Q&A with Kantemir Balagov


Russian director Kantemir Balagov first studied cinema at university in his home city of Nalchik in the Northern Caucasus, where his mentor was Alexander Sokurov, the formidable auteur of Russian Ark (2002). Nalchik was also where Balagov set his feature debut, Closeness, a kidnapping drama that won the Fipresci Critics Award in Cannes’ Un Certain Regard in 2017. Still only 27, he returned to the same section in 2019 with Beanpole – a tale of two female survivors in postwar Leningrad – and again won the Fipresci Critics Award. This bold, resonant film by one of the most exciting new international auteurs is now opening in US theaters.

Q. What are some Russian films you love?

A. My Friend Ivan Lapshin by Aleksei German and The Cranes Are Flying by Mikhail Kalatozov.


Q. What was the main idea that inspired you to make Beanpole?

A. The book The Unwomanly Face of War by Nobel laureate Svetlana Alexievich was my main inspiration for this film. This book opened a whole new world for me. I came to realise how little I knew about the war and how little I knew about the role of women in the war. And this led me to another thought: what would happen to a woman after the war was over, when there was a tectonic shift in her mind and her nature, a violation of her nature, that would obviously take place afterwards. Leningrad was especially important for me as it was the city that survived that horrible siege, and the consequences of that siege played an important part in the film. It was important for me to feel this space and background in the film, and you can feel this even now, in today’s Leningrad (Saint Petersburg).


Q. Color plays a key role in your films – how do you choose your palette?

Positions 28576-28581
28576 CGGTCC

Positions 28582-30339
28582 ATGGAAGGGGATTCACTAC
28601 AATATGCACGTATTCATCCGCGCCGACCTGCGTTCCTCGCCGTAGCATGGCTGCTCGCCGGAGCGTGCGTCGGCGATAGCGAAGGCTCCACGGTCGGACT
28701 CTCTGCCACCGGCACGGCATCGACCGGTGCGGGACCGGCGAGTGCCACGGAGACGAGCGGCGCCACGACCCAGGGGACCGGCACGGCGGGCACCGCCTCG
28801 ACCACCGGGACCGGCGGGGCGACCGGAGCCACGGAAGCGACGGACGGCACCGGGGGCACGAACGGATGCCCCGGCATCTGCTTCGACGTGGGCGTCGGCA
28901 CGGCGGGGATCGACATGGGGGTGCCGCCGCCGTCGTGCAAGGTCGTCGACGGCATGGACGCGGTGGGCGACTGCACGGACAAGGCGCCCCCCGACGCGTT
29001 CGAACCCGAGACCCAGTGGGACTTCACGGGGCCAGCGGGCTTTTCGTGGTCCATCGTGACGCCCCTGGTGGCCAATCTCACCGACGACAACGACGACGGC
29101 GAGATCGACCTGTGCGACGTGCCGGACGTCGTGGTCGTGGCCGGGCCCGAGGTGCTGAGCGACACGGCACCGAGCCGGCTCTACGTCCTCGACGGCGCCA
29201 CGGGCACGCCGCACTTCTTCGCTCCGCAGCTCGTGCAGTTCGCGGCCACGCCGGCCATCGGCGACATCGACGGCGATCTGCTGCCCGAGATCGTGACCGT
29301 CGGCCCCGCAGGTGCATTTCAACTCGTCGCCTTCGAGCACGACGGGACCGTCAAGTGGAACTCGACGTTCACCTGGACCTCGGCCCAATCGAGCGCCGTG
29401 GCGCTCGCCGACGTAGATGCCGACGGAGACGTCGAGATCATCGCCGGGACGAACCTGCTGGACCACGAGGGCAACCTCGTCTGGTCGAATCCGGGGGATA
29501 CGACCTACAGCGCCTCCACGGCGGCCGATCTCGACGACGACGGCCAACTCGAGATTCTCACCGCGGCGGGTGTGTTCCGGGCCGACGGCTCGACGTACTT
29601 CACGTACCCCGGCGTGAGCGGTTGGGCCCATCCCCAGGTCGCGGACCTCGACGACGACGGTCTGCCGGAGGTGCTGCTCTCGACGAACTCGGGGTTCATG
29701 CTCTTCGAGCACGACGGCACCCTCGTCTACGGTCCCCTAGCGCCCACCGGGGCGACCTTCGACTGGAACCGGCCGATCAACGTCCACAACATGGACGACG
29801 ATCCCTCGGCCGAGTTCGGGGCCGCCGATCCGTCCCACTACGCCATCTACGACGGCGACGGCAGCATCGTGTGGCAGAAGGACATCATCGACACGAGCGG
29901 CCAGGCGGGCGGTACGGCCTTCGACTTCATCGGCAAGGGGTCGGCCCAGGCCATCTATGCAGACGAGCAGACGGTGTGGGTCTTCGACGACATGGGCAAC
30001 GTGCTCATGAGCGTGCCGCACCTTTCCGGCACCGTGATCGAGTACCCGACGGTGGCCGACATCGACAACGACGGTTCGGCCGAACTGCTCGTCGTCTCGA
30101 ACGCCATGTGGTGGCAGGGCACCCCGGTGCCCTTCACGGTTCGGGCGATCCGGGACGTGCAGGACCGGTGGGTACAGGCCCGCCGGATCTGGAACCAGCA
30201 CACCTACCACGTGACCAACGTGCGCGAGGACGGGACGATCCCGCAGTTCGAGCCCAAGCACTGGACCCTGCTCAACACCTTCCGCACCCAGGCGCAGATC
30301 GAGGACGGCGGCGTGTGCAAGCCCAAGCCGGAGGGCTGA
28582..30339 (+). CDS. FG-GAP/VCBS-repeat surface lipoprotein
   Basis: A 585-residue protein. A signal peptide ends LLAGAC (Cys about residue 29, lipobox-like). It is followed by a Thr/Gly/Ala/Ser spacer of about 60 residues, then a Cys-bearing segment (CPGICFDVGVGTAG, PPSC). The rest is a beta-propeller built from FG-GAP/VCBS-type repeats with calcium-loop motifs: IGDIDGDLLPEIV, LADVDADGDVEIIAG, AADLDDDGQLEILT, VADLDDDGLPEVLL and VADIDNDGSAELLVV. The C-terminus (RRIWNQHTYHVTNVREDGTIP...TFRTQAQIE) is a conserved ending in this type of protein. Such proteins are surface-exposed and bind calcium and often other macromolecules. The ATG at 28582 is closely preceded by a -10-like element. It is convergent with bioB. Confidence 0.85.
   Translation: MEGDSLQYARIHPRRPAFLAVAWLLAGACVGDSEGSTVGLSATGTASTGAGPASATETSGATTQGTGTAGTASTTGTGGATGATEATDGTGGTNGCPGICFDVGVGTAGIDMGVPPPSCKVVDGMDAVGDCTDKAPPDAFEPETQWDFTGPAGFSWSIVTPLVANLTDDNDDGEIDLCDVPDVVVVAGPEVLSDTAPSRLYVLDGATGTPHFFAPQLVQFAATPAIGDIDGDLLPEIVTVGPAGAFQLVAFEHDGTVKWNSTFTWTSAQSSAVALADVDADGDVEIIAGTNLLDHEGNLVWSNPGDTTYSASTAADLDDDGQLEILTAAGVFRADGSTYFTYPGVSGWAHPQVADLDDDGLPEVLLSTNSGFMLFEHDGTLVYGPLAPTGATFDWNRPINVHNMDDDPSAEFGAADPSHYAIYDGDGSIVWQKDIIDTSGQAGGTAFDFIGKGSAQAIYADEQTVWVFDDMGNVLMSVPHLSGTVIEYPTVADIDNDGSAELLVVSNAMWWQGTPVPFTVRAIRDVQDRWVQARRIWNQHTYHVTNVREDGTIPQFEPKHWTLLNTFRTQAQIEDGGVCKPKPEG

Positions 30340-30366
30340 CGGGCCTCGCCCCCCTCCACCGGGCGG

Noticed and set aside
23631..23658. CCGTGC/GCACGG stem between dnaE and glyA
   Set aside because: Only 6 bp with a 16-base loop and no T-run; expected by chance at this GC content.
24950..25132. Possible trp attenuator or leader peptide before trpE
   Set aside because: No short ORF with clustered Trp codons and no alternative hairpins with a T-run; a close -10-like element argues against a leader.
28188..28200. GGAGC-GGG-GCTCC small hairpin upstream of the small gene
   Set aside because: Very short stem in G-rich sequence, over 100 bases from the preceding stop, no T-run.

A. The film has a particular color palette. When I started to study the diaries of people who lived during that time, I learned that despite all the hardships and devastation, they were surrounded by bright colors every day. This conflict between bright colors and the nature of postwar life is also very interesting to me.


Q. Could you give a hint about what you’d like to do next?

A. My next film will be about contemporary North Caucasus, the region in Russia I come from, and probably will be a local language film.


Q. What’s something you learned from Alexander Sokurov?

A. He influenced my filmmaking in every way. From the most fundamental things – Sokurov taught me and my friends to read, and discover literature; he taught us to watch great films, to appreciate the art of filmmaking and most importantly he taught me to think as a filmmaker. I cannot overstate his influence on me.


Q. If you were not a filmmaker, what would you be?

A. Nobody.


Q. What is the last film that you saw and loved?

A. Wanda by Barbara Loden


Q. What image would you like to end this interview with?

A. [Women dancing in a public square in Moscow, taken in 1947 by Robert Capa.]